UK rental property prices remain strong a year after Brexit
When the surprise Brexit result was announced last June, there were those who predicted it would be a nightmare decision for the UK property market to absorb. Experts claimed that house prices and rents would plummet, and that investors would be left holding stock that was making far less of a profit than they have become accustomed to.
However, one year on from the British public making the decision to leave the European Union, it would appear that the result has not had the catastrophic implications for property that had been predicted. While the market has slowed amidst the uncertainty that is currently in place over the negotiations for Brexit, the fact that prices are still headed upwards is a strong indicator that the market is still performing well.
According to the most recent study released by the Office for National Statistics (ONS), as of June this year, the average price of property has remained largely static for a full quarter, with none of the last three months having experienced growing rental prices.
However, while this would be a concern for landlords, the fact is that overall, since Brexit, prices have still been rising. Since the votes were counted last June, the ONS data shows, prices have risen by 1.8 per cent. It may not be the large rises we’ve been used to seeing over the last few years, but the fact there has been a rise at all is a reason to be positive about the future of the market. Click here for the full history of the UK’s buy-to-let market…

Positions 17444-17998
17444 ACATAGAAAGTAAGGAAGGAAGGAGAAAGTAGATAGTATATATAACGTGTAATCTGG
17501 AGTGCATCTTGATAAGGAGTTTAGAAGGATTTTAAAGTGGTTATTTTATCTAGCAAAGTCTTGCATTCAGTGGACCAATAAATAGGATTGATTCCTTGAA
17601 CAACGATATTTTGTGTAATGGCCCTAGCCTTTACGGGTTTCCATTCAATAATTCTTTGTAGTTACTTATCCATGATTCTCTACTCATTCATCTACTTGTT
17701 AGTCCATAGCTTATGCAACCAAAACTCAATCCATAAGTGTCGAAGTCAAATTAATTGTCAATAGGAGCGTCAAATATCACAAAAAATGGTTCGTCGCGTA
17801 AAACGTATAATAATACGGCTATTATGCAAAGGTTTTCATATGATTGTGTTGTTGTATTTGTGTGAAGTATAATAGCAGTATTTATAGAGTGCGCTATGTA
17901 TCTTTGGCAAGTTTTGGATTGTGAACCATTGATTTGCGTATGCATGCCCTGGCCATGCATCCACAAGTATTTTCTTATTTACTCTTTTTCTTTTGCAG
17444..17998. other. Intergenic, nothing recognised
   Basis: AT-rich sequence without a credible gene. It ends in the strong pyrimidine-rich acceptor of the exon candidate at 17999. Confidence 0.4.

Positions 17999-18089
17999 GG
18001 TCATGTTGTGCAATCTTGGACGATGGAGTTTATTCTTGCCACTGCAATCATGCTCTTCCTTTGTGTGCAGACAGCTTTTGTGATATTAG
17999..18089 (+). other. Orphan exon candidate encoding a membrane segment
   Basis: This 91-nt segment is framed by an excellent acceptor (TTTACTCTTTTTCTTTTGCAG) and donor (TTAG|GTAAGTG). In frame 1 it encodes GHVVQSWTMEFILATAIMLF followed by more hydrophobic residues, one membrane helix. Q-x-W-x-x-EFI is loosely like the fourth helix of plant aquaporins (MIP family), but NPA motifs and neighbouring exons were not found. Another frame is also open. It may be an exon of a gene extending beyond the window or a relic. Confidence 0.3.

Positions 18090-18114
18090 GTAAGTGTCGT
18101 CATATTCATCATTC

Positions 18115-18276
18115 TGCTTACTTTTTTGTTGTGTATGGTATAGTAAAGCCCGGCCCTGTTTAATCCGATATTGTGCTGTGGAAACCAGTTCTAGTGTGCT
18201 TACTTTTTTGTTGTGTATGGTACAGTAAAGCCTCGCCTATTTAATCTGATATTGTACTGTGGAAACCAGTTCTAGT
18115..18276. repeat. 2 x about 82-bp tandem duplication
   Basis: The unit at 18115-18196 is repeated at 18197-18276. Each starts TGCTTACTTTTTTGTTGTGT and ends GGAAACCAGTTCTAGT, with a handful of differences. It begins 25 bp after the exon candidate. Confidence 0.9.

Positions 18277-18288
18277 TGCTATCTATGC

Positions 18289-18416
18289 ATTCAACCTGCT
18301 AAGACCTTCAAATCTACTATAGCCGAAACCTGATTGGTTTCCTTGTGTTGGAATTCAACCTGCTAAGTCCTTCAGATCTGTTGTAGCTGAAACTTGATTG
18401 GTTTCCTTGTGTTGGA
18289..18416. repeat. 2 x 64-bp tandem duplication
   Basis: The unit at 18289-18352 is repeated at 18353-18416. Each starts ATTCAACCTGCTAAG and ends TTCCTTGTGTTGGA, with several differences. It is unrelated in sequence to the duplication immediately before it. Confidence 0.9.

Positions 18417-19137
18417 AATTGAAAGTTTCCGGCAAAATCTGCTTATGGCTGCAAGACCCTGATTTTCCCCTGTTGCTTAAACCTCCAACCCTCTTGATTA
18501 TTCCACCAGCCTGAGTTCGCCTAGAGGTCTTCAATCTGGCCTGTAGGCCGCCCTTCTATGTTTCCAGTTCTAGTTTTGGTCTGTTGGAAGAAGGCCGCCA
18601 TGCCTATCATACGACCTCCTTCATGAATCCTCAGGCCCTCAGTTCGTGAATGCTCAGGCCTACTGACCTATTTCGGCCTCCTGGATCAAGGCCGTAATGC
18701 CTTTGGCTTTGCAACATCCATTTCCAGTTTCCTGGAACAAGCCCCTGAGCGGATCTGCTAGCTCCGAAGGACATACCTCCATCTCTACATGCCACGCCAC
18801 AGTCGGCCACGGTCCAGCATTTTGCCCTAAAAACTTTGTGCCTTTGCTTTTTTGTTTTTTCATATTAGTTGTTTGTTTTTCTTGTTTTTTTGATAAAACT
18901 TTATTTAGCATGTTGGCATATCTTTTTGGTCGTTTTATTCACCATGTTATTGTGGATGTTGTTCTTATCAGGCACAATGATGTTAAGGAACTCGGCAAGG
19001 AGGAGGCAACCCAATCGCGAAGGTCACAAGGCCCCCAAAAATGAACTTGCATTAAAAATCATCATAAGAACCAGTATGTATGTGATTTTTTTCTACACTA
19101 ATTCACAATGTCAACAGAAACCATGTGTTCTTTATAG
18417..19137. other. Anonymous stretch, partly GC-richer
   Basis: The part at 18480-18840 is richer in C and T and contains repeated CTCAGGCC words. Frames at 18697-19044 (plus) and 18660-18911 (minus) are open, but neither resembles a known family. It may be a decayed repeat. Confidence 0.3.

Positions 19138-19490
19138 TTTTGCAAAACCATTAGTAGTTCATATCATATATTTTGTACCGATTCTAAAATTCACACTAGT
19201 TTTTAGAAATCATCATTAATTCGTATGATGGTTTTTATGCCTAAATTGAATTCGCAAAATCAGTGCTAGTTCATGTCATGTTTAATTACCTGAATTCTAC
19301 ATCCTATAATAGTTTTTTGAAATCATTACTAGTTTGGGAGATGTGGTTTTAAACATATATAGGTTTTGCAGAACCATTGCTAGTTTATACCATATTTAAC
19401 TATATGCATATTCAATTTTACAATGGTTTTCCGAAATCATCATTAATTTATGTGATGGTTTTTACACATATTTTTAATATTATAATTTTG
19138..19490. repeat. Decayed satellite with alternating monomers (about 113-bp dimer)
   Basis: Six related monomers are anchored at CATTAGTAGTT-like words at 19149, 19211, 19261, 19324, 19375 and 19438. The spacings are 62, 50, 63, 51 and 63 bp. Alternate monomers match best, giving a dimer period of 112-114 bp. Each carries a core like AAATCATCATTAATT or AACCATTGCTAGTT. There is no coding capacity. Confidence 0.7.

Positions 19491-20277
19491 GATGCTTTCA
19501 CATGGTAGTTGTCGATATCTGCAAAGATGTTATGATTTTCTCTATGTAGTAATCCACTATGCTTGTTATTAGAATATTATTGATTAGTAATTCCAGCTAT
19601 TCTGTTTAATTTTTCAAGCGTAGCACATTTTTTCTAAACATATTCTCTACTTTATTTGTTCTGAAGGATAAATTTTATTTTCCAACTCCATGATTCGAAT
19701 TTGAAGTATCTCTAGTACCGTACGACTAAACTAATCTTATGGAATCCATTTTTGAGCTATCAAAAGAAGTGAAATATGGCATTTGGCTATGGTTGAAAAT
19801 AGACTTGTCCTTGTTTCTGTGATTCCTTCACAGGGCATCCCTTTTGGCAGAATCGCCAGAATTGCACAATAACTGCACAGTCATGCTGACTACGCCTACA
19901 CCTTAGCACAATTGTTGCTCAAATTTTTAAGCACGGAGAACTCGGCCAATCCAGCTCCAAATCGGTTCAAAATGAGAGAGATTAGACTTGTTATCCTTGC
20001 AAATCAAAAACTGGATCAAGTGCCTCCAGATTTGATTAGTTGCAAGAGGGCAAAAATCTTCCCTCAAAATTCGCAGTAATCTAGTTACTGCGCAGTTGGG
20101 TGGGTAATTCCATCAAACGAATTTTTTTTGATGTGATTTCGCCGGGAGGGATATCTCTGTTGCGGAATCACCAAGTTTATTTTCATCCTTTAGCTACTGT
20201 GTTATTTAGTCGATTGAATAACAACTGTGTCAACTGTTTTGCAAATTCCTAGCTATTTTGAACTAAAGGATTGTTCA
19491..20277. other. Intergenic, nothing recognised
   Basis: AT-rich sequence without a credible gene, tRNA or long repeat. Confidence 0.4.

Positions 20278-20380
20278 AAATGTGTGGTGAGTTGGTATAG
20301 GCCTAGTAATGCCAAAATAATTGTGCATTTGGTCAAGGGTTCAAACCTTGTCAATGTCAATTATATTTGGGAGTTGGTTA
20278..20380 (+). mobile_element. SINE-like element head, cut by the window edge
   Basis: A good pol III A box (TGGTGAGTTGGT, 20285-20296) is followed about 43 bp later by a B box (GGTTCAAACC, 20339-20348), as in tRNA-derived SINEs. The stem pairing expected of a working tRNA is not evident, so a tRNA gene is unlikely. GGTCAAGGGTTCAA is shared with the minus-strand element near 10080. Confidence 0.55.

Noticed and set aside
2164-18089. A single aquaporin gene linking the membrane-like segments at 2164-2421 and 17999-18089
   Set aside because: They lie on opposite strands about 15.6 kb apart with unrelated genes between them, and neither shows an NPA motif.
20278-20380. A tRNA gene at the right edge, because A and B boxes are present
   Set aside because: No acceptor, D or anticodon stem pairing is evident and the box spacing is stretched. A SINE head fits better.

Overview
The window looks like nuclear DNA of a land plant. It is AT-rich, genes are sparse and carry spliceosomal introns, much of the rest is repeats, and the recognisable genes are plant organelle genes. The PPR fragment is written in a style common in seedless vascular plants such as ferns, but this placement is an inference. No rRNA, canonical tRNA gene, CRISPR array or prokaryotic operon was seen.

The largest rent rises over the past 12 months have come in England, where reports show a growth year on year of some 1.9 per cent. This was followed by Wales, where rents were up by 1.1 per cent, and Scotland, which experienced rises of just 0.2 per cent.
While none of these are spectacular annual climbs, the fact that they are rising even at a time when the market is being hit by such uncertainty can only be seen as a real positive for the sector and, with more than 12 million people living in 5.5 million rented properties, demand for rental property is set to continue.
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